A new coalition of small-business organizations is urging policymakers to break up Amazon.com.

Small Business Rising, which represents grocers, hardware stores, pharmacies and bookstores, on Tuesday laid out a set of goals aimed at reinvigorating U.S. antitrust enforcement, including a call to separate Amazon’s retail business from the marketplace that hosts third-party sellers.

Convened in part by the Institute for Local Self-Reliance (ILSR), a small-business advocacy group and a longtime critic of Amazon’s market power, the coalition is likely to ramp up the pressure on the world’s largest web retailer, which has thrived during the pandemic as homebound shoppers stormed online.

Members of the Small Business Rising coalition include the National Grocers Association, the American Booksellers Association and the Alliance for Pharmacy Compounding. In Washington state, the coalition’s members represent neighborhood names like the Elliott Bay Book Company on Capitol Hill, Ballard’s Clover Toys, the three-store Akin’s Fresh Market chain east of the Cascades and energy-bar manufacturer BumbleBar in Spokane.

“Small businesses are in crisis,” said Stacy Mitchell, ILSR’s co-director. She said the pandemic-fueled economic turmoil and the commanding presence of dominant firms like Amazon helped inform the coalition’s goals. “As one bookseller said to me, ‘It says COVID on the death certificate, but the underlying condition was Amazon.’”

The group also is calling for changes to antitrust laws that would empower regulators to stamp out anti-competitive tactics, as well as stricter review of mergers among big industry players.

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Policymakers around the world have scrutinized Amazon’s practice of competing with the independent sellers who now account for most sales on its web store. Critics say Amazon treats sellers as disposable and beholden to its fees and other demands. The company also has been accused of using seller data to inform the design of its own products.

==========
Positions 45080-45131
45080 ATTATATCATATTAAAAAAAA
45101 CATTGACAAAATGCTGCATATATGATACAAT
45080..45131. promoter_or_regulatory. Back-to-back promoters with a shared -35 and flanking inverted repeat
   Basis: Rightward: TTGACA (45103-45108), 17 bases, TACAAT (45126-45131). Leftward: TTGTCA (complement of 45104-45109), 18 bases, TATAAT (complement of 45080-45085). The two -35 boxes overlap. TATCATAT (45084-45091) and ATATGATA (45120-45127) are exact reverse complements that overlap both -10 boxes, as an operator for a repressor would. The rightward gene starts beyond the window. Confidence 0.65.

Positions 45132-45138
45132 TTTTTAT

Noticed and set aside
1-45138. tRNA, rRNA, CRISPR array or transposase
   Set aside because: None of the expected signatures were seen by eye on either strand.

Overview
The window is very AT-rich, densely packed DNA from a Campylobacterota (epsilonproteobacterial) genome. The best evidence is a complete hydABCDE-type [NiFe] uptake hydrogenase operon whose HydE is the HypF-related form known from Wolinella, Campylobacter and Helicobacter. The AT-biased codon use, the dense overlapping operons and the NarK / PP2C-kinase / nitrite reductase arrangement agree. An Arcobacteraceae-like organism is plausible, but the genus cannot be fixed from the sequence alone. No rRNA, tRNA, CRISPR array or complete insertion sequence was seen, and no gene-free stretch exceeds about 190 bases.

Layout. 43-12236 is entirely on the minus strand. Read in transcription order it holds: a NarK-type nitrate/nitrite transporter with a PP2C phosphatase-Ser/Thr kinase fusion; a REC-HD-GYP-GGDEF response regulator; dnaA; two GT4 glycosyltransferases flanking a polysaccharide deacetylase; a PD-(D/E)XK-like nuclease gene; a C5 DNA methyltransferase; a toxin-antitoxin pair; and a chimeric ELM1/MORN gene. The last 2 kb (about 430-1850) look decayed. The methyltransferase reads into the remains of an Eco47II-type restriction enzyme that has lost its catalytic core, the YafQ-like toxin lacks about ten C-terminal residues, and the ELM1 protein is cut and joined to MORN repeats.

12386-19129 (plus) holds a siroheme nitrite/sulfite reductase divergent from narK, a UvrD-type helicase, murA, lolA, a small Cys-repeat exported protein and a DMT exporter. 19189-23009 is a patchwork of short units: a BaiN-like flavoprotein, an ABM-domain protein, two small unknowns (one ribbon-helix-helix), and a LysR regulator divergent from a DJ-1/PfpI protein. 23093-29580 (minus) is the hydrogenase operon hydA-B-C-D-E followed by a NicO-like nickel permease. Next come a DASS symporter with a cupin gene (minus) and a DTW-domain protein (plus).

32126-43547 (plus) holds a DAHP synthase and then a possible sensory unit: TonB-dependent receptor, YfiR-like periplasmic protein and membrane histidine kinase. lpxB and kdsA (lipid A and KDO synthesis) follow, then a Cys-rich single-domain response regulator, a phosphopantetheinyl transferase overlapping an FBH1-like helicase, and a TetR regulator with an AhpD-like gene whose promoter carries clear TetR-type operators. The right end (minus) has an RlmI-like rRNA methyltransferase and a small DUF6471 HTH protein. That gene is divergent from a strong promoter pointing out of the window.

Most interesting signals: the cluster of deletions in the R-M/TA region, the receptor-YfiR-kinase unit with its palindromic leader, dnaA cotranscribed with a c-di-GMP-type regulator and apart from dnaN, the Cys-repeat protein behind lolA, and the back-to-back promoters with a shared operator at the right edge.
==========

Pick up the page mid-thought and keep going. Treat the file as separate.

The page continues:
Amazon’s conduct and seller critiques featured prominently in a congressional antitrust committee report last year that found the company wielded monopoly power over small merchants.

Amid rising pressure from small-business activists and politicians, Amazon has in recent years sought to portray itself as a friend to small businesses, pitching stories of successful sellers in ad campaigns.

Amazon didn’t immediately respond to a request for comment. In a statement to The Wall Street Journal, which reported on the new merchant group earlier Tuesday, a spokesperson said Amazon’s critics “are suggesting misguided interventions in the free market that would kill off independent retailers and punish consumers by forcing small businesses out of popular online stores, raising prices, and reducing consumer choice and convenience.”

“Amazon and third-party sellers complement each other, and sellers having the opportunity to sell right alongside a retailer’s products is the very competition that most benefits consumers and has made the marketplace model so successful for third-party sellers,” the spokesperson told the newspaper.

Gina Schaefer, who owns 13 hardware stores in the Washington, D.C., area that are affiliated with Ace Hardware, said she hears from suppliers regularly who feel pressured to sell on Amazon but struggle on the site because of counterfeit products or rising advertising and other costs.

“A couple of them have really feared going out of business,” said Schaefer, who signed onto the coalition. “I just need the folks on the Hill to realize, we need help leveling the playing field.

Seattle Times business reporter Katherine Khashimova Long contributed to this report.